My dear friend Catherine has graciously volunteered to do a four-part guest post entitled “Who is God when a Baby Dies?” Exactly eight years ago to the day that our baby Charlie died…Catherine and her husband also experienced the greatest sorrow of their lives when their baby Abigail was born without a beating heart. Though Catherine and I have never even met and live 2,000 miles apart, over the last five weeks she has written me an email every single day which we affectionately call “Letters on Grieving.” I like to think that our letters are kind of like C.S. Lewis’ “Screwtape Letters.” Only instead of fallen angels we are one child of God, encouraging another child of God how to make it through this broken world. I am so very thankful for Catherine, and I pray you will be as encouraged as I am by her story and her testimony of who God is in the midst of the suffering of this world.
Who Is God When A Baby Dies? By Catherine Arnsperger
As you listen to my story, I ask that you reflect on the story from the book of John where after Jesus healed the blind man, the disciples asked Jesus if the man was blind because of the man’s own sin or his parents’ sin. What they were really asking was, “Who’s sin was it that caused this bad thing to happen?” And the very core of their question seems to be, “Why do bad things happen to good people?”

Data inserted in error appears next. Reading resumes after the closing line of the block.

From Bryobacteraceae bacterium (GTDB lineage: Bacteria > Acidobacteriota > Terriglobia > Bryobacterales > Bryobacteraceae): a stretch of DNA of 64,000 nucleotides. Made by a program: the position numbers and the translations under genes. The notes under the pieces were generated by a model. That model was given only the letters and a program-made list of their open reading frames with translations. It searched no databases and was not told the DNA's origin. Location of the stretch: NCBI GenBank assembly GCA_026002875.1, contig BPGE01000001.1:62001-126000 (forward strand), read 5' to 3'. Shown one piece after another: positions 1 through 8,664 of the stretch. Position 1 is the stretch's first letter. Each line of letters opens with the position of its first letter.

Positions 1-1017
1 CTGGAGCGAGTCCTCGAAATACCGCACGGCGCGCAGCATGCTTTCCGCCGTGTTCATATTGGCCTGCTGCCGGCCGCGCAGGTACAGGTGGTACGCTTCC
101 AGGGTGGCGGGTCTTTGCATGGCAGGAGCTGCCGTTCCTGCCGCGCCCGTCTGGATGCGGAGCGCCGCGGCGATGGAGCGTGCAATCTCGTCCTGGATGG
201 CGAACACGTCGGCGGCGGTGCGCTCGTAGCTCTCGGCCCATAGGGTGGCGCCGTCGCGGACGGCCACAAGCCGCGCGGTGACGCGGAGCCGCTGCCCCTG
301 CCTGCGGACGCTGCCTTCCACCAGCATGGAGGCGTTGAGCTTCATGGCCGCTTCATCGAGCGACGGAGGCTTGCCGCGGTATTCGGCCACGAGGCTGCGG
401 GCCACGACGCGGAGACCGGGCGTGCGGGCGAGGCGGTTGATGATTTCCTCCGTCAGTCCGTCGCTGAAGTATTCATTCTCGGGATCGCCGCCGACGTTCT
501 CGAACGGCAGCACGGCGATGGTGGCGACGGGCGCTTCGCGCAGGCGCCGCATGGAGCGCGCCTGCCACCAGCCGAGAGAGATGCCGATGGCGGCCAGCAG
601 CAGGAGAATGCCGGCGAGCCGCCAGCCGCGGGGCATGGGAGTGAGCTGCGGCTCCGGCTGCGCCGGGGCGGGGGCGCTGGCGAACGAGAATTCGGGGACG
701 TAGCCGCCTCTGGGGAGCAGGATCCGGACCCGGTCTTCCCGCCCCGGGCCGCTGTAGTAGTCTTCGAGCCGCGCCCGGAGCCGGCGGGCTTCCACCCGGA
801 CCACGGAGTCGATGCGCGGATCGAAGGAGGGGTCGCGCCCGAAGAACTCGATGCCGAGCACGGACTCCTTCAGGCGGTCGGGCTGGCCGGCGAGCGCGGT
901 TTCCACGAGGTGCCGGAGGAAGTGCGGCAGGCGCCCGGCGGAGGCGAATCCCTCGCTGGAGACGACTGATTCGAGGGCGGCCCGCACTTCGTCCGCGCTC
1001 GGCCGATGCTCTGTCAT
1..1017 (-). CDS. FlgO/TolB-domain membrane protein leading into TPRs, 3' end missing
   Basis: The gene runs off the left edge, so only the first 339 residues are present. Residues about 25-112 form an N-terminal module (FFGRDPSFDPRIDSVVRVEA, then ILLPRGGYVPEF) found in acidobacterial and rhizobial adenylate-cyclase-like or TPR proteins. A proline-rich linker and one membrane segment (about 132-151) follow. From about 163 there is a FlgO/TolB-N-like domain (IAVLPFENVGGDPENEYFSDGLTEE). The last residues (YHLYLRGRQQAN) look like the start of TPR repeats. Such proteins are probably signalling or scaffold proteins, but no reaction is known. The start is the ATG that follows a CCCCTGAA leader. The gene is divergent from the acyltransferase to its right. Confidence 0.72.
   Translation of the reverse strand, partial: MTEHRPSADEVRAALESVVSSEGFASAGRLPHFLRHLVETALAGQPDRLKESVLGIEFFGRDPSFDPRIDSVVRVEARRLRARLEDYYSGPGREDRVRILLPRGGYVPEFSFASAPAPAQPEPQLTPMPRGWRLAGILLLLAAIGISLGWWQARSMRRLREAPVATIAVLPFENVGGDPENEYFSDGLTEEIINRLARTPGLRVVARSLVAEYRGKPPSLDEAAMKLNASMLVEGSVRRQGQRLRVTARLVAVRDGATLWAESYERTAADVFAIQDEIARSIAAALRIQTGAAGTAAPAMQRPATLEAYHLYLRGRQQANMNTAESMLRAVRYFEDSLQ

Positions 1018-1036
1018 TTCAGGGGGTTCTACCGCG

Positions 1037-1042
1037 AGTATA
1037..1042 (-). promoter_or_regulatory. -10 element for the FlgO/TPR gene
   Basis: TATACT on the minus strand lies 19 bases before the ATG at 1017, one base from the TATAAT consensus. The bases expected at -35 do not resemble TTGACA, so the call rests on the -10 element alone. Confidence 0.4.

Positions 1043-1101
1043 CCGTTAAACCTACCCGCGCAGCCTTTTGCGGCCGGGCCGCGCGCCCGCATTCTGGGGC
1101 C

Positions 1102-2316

Jesus’ reply is for me the most poignant verse in all of Scripture in answering the question, “Why do bad things happen to good people?” He says in John 9:3: “Neither this man nor his parents sinned, but this happened so that the work of God might be displayed in his life.” It is my conclusion, from my own tragedy, that God allows bad things to happen to good people to showcase His work in that person’s life. It is our job to allow Him to work in and through our pain so that He may be glorified.
Now for my story…
January 2005, the 28th to be exact, started crisp and sunny. There was a chance of snow later that day, which I loved because I love snow. I was 41 weeks pregnant with our first child, one week overdue, and my husband Dan and I were up early to go to the hospital to induce delivery of this long-awaited baby girl. We’d already named her Abigail Grace. Dan wanted to name her Abigail and when he found out it means “a father’s joy,” Dan hijacked the naming process and Abigail was final. We had given her the middle name Grace because where would we be without God’s grace?
We went up to Labor and Delivery and checked in. I settled in on the big bed and the medical assistant looked me over and then went to do a quick listen of Abigail’s heartbeat. The assistant was having trouble finding the heartbeat, so she left to get the nurse. The nurse came in and couldn’t find the heartbeat either, so she left to get the doctor. I think my mind at that very moment was so foggy that I don’t remember feeling anything, including not feeling fear. Sweet Dr. Pickhardt rushed in and when he couldn’t find the heartbeat either, he struggled with disbelief. I wasn’t yet emotional. I said to him in a deadpan voice, “You know what you are seeing, right? She’s gone.”